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Surprising Turn-Ons for Women

Here’s a hint: they're not in the bedroom.
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Showering Her With Sweets

Teresa Joyce, a product designer in Austin, Texas, adores how her husband brings her home a candy bar several times a week. He doesn't have a sweet tooth, but he knows how much she craves chocolate, so on his way out of work he stops by the vending machine to pick up an Almond Joy or Hershey's bar.

"After 20 years of marriage, you're not as mushy," she says. "We don't talk much during the day. So that's how I know he's thinking about me."

Saying "I'm Sorry"

Berit Brogaard, a philosophy and psychology professor at the University of Missouri, St. Louis, is single. But what she loved most about her partner in a previous relationship was that he was quick to say, "I am sorry," when he was clearly at fault.

"A simple apology when deserved expresses a deep kind of respect for the other person," she says. "Once you are with someone who is emotionally fair and considerate, I no longer care about dishes or who does what. And, for me, it's a definite turn-on."

Being Yourself

Patricia Klingler, a life coach in Bellevue, Wash., says she loves to look at her husband when he isn't paying attention and see the little boy in him.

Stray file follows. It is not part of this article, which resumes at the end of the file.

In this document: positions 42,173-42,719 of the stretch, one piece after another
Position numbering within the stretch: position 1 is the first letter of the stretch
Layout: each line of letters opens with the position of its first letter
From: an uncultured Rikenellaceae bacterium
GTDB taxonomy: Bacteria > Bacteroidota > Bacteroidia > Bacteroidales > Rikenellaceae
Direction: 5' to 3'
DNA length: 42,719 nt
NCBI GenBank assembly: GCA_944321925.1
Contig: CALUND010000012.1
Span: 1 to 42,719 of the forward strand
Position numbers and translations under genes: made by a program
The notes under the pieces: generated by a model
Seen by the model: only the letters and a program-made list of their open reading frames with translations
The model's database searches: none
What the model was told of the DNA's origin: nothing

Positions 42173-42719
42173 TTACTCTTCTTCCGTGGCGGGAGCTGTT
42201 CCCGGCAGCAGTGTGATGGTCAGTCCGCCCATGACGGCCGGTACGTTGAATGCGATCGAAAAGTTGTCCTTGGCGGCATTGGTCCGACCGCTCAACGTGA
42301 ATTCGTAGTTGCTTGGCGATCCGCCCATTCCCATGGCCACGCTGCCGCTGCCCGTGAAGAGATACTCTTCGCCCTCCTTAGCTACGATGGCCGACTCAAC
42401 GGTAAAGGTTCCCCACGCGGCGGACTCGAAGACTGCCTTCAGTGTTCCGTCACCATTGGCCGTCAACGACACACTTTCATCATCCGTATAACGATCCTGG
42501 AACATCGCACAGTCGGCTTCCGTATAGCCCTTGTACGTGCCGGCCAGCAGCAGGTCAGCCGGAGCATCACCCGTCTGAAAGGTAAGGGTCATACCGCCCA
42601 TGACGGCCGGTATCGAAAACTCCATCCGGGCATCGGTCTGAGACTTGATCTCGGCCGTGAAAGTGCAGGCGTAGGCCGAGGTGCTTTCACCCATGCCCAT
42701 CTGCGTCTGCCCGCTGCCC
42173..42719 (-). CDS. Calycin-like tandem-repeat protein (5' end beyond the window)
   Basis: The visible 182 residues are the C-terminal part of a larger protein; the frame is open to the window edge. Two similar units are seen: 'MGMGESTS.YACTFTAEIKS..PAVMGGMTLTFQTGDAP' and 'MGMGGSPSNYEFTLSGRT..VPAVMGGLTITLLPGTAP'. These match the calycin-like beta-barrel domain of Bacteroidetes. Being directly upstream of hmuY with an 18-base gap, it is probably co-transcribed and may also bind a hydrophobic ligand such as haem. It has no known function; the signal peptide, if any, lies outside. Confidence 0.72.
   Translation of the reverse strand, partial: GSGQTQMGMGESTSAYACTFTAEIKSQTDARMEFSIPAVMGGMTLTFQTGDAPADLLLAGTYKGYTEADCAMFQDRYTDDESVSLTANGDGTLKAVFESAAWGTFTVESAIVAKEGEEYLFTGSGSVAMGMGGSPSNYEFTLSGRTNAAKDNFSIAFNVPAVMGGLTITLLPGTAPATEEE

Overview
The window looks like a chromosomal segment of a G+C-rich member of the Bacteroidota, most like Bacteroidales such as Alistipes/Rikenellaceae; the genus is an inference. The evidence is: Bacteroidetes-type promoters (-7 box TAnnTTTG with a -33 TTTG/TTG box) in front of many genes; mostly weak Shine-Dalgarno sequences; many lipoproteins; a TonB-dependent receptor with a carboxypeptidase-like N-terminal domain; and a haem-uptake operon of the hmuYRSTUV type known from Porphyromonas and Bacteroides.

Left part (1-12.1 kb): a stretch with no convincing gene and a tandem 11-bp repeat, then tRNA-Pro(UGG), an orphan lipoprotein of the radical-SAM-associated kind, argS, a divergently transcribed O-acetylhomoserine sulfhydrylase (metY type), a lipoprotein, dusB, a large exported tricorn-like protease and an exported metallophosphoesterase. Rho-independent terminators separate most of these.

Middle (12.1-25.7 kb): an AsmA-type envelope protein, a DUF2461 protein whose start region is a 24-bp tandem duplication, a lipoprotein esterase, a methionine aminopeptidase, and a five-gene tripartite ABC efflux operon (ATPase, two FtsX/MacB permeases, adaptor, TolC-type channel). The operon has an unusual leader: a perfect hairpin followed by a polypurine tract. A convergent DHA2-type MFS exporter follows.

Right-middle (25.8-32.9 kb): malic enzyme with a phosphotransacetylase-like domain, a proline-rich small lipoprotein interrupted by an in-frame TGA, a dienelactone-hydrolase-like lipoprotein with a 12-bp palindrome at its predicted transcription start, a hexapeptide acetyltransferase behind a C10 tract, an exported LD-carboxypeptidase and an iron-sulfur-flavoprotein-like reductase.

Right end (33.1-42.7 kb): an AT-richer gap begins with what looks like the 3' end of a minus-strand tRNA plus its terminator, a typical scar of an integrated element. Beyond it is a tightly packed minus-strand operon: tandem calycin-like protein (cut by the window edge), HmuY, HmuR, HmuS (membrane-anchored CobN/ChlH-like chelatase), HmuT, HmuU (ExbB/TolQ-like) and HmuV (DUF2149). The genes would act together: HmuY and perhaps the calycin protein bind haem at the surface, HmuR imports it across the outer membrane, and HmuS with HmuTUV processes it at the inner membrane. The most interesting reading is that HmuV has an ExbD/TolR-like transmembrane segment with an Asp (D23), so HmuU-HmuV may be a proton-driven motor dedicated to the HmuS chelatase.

"Most men still have this inner child who is curious and innocent," she says. "My heart flutters when I see the man who doesn't have to solve every problem and know every answer and is just enjoying the moment. The real turn-on is that he is completely oblivious to my stares, which makes the innocence even more attractive."

How Small Turn-Ons Add Up

All of these turn-ons -- whether they happen every day or every week -- can enrich and strengthen a relationship. It's important to cherish these connections, especially when we get caught up in the cycle of our busy daily lives.

"It's a continuing need no matter where you are in a relationship," O'Neill says. "The hope is that if you've established these kinds of behaviors all along, then you're not going to feel as though you're going to have to work on it so hard later on.

"What I've witnessed over many years is that those little behaviors, when individually considered, are certainly not earth-shattering. But over time, they create a sum that is so much greater than its parts."

But keep in mind that what's a turn-on for one woman may be a turn-off for another. "It's very personal," O'Neill says. "For me, I love it when my husband says, 'Let's take a walk together,' at the end of a long week. It's way better than bringing home flowers."

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Reviewed on September 05, 2011
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